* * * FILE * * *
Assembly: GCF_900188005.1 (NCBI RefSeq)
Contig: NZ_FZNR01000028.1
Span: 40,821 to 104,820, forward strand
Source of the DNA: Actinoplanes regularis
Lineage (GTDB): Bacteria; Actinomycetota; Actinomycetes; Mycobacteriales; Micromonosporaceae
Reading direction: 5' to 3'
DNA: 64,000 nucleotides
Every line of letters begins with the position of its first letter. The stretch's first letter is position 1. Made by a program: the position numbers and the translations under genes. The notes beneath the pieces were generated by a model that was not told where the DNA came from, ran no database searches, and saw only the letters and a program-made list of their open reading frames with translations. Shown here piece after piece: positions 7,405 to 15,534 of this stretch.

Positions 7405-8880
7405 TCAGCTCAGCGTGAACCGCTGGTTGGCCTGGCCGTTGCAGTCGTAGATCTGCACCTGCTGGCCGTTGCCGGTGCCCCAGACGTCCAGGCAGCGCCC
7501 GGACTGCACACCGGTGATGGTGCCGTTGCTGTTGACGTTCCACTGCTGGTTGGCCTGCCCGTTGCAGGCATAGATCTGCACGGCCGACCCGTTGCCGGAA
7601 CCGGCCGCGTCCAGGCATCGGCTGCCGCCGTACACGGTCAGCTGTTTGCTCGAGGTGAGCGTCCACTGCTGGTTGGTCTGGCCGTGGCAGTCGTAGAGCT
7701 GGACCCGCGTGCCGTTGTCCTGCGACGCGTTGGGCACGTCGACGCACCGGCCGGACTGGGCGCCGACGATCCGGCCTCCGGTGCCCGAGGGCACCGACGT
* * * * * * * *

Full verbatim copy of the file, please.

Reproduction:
Assembly: GCF_900188005.1 (NCBI RefSeq)
Contig: NZ_FZNR01000028.1
Span: 40,821 to 104,820, forward strand
Source of the DNA: Actinoplanes regularis
Lineage (GTDB): Bacteria; Actinomycetota; Actinomycetes; Mycobacteriales; Micromonosporaceae
Reading direction: 5' to 3'
DNA: 64,000 nucleotides
Every line of letters begins with the position of its first letter. The stretch's first letter is position 1. Made by a program: the position numbers and the translations under genes. The notes beneath the pieces were generated by a model that was not told where the DNA came from, ran no database searches, and saw only the letters and a program-made list of their open reading frames with translations. Shown here piece after piece: positions 7,405 to 15,534 of this stretch.

Positions 7405-8880
7405 TCAGCTCAGCGTGAACCGCTGGTTGGCCTGGCCGTTGCAGTCGTAGATCTGCACCTGCTGGCCGTTGCCGGTGCCCCAGACGTCCAGGCAGCGCCC
7501 GGACTGCACACCGGTGATGGTGCCGTTGCTGTTGACGTTCCACTGCTGGTTGGCCTGCCCGTTGCAGGCATAGATCTGCACGGCCGACCCGTTGCCGGAA
7601 CCGGCCGCGTCCAGGCATCGGCTGCCGCCGTACACGGTCAGCTGTTTGCTCGAGGTGAGCGTCCACTGCTGGTTGGTCTGGCCGTGGCAGTCGTAGAGCT
7701 GGACCCGCGTGCCGTTGTCCTGCGACGCGTTGGGCACGTCGACGCACCGGCCGGACTGGGCGCCGACGATCCGGCCTCCGGTGCCCGAGGGCACCGACGT